Bioeconomy 5 min
Ana in the land of the little
Like Gulliver, Ana Villares is on an extraordinary journey, making leaps and bounds in a nano-scopic world. From the discovery of physicochemical properties of plant-based polymers in Spain, to their assembly at INRA in Nantes, her story takes us to the heart of her scientific research: design new biobased materials that are reliable and sustainable.
Published on 01 December 2019
Although reserved, Ana has all the trappings of a great in her research field, which is full swing: nano-structured cellulose. “There are two major types of nano-cellulose”, she explains. “Nano-fibers, which look like spaghetti, and nano-crystals, which are more like grains of rice”. To control their mechanical uses (insulation or resistant material), use as a buffer (packaging), or optical use (electronic devices and reflective surfaces), she mobilises extraordinary skills which have become indispensable for her team.
Building the materials of the future
A solid foundation in basic research
Ana’s adventure begins on a mountaintop in Zaragoza, Spain, where it became clear after earning a Masters in Chemistry that a career in research was her calling. She went to France on a post-doc in 2013 to join INRA’s “Nanostructured Assemblies” team in the Biopolymers, Interactions and Assemblies Unit in Nantes, where she was able to put her double training in Physics and Chemistry to use.
With a solid foundation in basic research, Ana is in her element. “I love breaking down what we call thin layers: once you’ve explained those, you can control them!” she says with a bashful smile. “Our goal is to obtain, from natural polymers, the building blocks that we are going to assemble or modify in order to develop their functionalities”. Advancing knowledge in her field sparks Ana’s imagination. “We don’t make packaging materials directly, but our basic research allows us to identify those polymers that fit the bill for the job”.
Having joined INRA only three years ago, Ana’s results are impressive, notably the method she discovered of fractioning cellulose fibres using enzymes: “This defibrillation mechanism allows us to produce nano-fibres with less effort and open new doors of assembly”. The procedure, using LPMO enzymes (1), is the subject of a patent application. Ana has also developed a model for describing how cellulose is modified after absorption of hemicellulose: “Cellulose is known for being resistant, while hemicellulose, for example, dissolves in water. By studying the interactions between the two, we can, among other things, stabilize their assembly and final properties”. For Ana, “publishing results is the fruit of hard work”.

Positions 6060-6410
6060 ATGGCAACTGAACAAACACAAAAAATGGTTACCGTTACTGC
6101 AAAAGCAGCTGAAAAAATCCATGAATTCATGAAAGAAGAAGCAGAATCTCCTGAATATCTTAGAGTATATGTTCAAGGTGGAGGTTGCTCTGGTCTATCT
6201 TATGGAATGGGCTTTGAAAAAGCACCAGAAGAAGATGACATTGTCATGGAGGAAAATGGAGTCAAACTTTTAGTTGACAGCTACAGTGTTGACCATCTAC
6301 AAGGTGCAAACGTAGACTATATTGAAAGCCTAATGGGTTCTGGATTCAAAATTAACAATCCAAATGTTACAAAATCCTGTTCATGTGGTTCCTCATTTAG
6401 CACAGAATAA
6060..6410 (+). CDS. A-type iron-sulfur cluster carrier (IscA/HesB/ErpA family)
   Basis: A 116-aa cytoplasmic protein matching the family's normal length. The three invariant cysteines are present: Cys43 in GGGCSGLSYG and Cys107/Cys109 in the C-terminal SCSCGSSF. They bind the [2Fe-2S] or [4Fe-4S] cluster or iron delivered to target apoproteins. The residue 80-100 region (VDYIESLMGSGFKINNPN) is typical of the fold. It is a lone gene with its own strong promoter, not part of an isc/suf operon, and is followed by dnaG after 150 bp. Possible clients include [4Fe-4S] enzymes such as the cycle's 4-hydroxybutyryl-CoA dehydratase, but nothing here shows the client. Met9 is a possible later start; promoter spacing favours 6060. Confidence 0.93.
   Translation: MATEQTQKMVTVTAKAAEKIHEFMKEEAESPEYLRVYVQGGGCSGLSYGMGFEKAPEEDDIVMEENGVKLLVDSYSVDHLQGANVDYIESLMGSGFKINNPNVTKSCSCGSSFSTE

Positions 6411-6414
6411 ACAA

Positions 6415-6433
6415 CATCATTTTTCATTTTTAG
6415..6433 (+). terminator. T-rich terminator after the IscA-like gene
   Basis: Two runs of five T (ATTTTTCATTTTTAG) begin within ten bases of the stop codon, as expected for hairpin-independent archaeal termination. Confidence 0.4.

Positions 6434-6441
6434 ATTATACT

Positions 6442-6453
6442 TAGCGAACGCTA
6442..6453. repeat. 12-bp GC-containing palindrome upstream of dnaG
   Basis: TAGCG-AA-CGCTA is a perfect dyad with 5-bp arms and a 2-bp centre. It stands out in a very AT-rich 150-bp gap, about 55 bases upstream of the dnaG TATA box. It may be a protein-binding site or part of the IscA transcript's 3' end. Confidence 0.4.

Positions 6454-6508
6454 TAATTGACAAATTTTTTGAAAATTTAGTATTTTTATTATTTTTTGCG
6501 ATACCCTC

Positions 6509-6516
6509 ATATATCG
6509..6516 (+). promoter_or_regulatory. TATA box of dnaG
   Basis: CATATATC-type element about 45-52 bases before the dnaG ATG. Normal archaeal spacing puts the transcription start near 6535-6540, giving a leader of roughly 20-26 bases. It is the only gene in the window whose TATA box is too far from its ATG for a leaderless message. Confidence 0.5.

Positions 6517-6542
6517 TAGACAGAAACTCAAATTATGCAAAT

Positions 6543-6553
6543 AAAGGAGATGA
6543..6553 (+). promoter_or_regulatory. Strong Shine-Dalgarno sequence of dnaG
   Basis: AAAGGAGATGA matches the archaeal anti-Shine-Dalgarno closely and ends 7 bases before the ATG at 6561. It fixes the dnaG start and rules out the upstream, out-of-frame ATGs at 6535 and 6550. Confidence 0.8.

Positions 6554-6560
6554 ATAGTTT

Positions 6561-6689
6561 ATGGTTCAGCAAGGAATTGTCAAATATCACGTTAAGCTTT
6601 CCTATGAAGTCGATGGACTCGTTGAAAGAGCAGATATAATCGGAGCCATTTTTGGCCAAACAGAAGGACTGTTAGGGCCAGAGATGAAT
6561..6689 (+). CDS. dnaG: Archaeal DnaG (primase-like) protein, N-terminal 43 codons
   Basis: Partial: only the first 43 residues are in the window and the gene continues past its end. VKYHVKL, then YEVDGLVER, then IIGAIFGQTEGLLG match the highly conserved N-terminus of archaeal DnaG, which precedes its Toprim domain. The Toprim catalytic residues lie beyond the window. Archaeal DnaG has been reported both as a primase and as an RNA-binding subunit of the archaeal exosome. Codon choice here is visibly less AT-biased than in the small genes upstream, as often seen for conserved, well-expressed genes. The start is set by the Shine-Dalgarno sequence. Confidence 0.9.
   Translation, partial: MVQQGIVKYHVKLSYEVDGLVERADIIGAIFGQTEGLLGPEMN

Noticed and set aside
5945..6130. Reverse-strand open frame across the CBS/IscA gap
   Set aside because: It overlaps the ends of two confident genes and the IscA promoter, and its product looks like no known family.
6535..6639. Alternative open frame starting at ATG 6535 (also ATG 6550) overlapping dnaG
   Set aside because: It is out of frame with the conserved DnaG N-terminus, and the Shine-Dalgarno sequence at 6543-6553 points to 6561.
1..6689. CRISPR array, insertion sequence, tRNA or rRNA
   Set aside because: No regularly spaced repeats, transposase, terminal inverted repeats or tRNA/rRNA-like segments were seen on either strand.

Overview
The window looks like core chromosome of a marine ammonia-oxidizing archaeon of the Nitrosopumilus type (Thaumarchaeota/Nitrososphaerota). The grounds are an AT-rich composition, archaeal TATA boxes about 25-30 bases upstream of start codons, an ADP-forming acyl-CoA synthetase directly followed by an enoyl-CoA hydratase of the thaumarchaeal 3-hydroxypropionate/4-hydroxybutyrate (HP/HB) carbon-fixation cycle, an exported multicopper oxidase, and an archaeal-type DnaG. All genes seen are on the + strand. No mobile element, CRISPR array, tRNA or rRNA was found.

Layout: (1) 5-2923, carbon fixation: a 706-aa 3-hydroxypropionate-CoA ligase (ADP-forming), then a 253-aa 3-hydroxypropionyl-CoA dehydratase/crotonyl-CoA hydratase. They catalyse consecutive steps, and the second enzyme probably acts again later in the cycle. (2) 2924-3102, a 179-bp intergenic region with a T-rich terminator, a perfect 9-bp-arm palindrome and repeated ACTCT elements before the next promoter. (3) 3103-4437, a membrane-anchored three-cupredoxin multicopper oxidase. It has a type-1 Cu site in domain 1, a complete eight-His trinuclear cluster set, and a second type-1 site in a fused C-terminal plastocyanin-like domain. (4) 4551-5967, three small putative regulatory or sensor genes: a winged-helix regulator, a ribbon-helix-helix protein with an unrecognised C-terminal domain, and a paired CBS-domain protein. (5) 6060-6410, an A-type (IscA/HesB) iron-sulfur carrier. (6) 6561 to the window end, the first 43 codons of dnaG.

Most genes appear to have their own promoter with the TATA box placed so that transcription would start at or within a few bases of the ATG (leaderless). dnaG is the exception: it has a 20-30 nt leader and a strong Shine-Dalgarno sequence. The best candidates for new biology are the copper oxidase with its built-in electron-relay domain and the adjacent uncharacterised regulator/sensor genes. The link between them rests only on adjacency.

A rising star
Writing things up before starting work is very important
At the tender age of 36, Ana boasts no fewer than 65 publications in international journals. Asked what that means to her, she responds with unfeigned modesty, “It’s a balancing act between stimulation and pressure”. For Bernard Cathala, her research director in the Unit, “It goes to show her tremendous quality as a researcher and her ability to get the job done”. In other words, Ana is an exceptional scientist whose proven talent leaves nothing to chance.
Extremely organised, Ana knows that successful research depends on rigorous methodology: “It’s easy to think it’s a waste of time to write things up before starting work, but it’s very important to know where you’re going”. Bernard Cathala concurs: “Nothing goes to waste in Ana’s work. She is incredibly productive”. Ana’s great strength is knowing how to grasp all the aspects of a project, something she did with brio when she was selected for a post-doc with Agreenskills (2), or sat for the competitive exams in 2015 to become an INRA researcher. “I built my research projects with Bernard. I wouldn’t be here without the support of the team. Nobody does anything alone”. With her singsong accent, she stresses the importance of learning from everybody’s shared experiences and practices in order to move forward. For what’s at stake here is nothing less than biobased materials: “propose a viable alternative to cut back on our dependence on oil-based polymers”. Such is Ana’s wish, to use her talents to advance science toward that goal.
“Ana is remarkable, she has tremendous potential and we hope to keep her on board!” says her research director, Bernard Cathala. And Ana, who feels right at home at INRA, agrees: “INRA has a lot to offer foreign researchers in the way of careers. I feel good here, and the team welcomed me with open arms”. In her unit, Ana has access to state-of-the-art equipment suited to her vast field of research: “Our equipment offers us a cutting-edge work environment”. As for her wanderlust, Ana is betting on quenching it through internships at labs abroad: “Seeing how others work always helps you to make progress”.
- 36 years old, born in Soria, Spain
- 2003-2004: Master in Experimental Chemistry Techniques, University of Zaragoza, Spain
- 2005-2008: PhD in Chemistry, University of Zaragoza, Spain
- 2008-2012: post-doctoral degree at the Spanish national institute of research and technology for agriculture and food (INIA), Soria, Spain
- 2013-2015: post-doctoral fellowship with Agreenskills in the research unit of Biopolymers, Interactions and Assemblies at INRA, Nantes
- since 2013: research director at research unit of Biopolymers, Interactions and Assemblies at INRA, Nantes
- Author of 65 publications in international scientific journals
- Hobbies: reading, “seeing the world”
Awards and distinctions
- 2016 INRA Promising Researcher Award